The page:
Firefighters More Prone to Four Types of Cancer

They are exposed to various carcinogens when at work, which makes them more likely to develop a wide range of conditions, including testicular cancer, prostate cancer, non-Hodgkin's lymphoma and multiple myeloma

A recent study carried out by researchers at the University of Cincinnati highlighted the fact that firefighters are exposed to more danger than dying in a fire while rescuing persons inside - they are also more prone to develop health disorders, especially four types of cancer due to the chemical exposure they have to face everyday at their job.

Compared to people working in other fields, firefighters are more likely to develop testicular cancer, prostate cancer, non-Hodgkin's lymphoma and multiple myeloma. Firemen have a 2 fold risk of developing testicular cancer and increased chances of developing the other 3 conditions, primarily due to their everyday high exposure to harmful chemicals, namely carcinogens, such as diesel engine exhaust, chloroform, soot, styrene, formaldehyde, benzene etc.

Grace LeMasters, Professor of Epidemiology and Biostatistics at the University of Cincinnati who was involved in the study stated: "We believe there's a direct correlation between the chemical exposures firefighters experience on the job and their increased risk for cancer."

The findings of the current study have been published in the Journal of Occupational and Environmental Medicine and this has been one of the most exhaustive and the most comprehensive researches led on the subject, the University of Cincinatti team also including Egyptian and Puerto Rican scientists.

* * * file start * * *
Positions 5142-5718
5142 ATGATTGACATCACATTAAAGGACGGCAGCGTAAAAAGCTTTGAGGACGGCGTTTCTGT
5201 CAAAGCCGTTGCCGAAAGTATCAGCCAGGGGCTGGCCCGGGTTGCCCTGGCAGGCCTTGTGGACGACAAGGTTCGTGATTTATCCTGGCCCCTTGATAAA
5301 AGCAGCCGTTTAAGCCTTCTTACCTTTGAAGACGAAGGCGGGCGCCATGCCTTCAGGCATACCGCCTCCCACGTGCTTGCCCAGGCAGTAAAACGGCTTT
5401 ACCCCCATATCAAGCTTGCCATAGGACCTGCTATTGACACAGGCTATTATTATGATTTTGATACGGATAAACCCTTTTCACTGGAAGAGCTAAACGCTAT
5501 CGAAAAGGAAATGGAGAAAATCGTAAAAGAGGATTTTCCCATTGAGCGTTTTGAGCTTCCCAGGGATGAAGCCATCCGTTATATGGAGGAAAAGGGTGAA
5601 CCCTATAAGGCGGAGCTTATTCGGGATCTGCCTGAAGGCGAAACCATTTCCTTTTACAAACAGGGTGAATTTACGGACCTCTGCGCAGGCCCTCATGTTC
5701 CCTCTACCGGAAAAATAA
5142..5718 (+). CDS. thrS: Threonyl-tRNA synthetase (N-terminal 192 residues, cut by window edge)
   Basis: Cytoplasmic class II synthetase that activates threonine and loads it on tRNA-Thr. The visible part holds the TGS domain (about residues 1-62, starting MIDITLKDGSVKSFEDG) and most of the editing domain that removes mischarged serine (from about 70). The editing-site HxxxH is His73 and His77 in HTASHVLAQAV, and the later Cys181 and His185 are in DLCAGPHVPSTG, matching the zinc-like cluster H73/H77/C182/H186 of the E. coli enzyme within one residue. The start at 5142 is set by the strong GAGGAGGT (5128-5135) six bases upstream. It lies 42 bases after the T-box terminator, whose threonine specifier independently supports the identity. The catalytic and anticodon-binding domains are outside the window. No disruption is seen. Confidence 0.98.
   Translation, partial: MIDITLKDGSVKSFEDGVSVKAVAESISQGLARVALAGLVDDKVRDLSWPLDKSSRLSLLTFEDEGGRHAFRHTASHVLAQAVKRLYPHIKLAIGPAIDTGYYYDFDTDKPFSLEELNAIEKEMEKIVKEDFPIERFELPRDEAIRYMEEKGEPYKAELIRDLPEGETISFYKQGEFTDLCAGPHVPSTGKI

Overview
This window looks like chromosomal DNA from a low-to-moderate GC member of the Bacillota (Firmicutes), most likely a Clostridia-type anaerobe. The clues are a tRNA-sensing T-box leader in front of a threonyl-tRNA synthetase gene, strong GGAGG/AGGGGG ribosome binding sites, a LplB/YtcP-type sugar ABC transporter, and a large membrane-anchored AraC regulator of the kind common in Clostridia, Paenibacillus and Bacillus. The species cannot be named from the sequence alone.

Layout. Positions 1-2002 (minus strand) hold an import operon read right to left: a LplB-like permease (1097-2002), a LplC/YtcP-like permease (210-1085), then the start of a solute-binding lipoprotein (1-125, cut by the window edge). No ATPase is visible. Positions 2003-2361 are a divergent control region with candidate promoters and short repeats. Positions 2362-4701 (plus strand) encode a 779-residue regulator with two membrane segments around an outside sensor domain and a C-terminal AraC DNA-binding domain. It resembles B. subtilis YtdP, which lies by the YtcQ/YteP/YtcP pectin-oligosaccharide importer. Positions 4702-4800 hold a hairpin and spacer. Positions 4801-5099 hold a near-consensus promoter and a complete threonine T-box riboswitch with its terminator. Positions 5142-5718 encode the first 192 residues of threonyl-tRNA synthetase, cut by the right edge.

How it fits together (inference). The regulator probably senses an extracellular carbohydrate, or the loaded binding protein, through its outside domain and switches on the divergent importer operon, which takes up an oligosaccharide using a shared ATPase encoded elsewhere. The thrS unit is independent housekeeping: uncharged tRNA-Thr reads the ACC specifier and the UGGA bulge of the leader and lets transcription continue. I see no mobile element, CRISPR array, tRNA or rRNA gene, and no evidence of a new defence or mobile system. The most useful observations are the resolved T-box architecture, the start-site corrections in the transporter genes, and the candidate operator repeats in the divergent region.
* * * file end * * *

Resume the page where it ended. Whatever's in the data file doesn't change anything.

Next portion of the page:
The UCI team analyzed 32 previous studies which comprised medical data of about 110,000 firefighters, white men, most of whom were working full-time. Overall results of the investigation showed that at least 50% of the studies analyzed provided evidence for firemen's increased risk of developing a wide range of serious conditions, such as testicular, prostate, skin, brain, rectum, stomach and colon cancer, non-Hodgkin's lymphoma, multiple myeloma and malignant melanoma. This leads to the conclusion that the protective equipment firefighters use when extinguishing different buildings which burst into fire is not that effective in warding off carcinogens and harmful factors.

James Lockey, MD, Professor of Environmental Health and Pulmonary Medicine at UC concluded: "There's a critical and immediate need for additional protective equipment to help firefighters avoid inhalation and skin exposures to known and suspected occupational carcinogens. In addition, firefighters should meticulously wash their entire body to remove soot and other residues from fires to avoid skin exposure."

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